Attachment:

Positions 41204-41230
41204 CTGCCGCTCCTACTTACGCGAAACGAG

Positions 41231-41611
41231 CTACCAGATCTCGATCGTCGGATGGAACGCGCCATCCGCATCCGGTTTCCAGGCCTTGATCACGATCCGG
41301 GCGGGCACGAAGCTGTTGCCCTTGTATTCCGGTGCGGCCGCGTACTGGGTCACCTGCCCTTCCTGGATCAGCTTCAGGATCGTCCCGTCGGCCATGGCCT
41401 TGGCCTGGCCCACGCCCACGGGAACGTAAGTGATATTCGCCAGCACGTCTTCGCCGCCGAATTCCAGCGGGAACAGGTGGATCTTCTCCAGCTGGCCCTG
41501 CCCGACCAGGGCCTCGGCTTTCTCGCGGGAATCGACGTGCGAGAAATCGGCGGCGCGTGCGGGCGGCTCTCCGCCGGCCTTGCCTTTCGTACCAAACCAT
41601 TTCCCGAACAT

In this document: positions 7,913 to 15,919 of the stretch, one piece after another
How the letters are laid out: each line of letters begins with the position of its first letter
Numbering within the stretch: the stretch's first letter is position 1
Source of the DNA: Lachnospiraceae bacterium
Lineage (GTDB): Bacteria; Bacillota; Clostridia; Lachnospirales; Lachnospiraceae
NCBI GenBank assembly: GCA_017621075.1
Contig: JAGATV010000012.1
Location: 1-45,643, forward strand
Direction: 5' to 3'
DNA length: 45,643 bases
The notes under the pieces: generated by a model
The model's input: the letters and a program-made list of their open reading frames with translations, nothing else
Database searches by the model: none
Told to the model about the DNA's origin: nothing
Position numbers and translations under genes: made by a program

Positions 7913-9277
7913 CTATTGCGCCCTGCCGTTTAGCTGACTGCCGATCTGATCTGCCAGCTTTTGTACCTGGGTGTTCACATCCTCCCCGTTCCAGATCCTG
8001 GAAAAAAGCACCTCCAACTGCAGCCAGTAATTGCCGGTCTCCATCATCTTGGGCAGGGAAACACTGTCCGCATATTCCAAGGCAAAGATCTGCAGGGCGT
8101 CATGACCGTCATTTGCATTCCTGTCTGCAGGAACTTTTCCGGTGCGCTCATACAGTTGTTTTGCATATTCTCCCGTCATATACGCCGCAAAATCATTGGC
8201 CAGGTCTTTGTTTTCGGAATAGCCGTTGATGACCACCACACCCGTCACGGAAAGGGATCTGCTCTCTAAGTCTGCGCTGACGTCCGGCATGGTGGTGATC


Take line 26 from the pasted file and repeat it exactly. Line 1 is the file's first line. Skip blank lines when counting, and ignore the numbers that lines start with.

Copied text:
8001 GAAAAAAGCACCTCCAACTGCAGCCAGTAATTGCCGGTCTCCATCATCTTGGGCAGGGAAACACTGTCCGCATATTCCAAGGCAAAGATCTGCAGGGCGT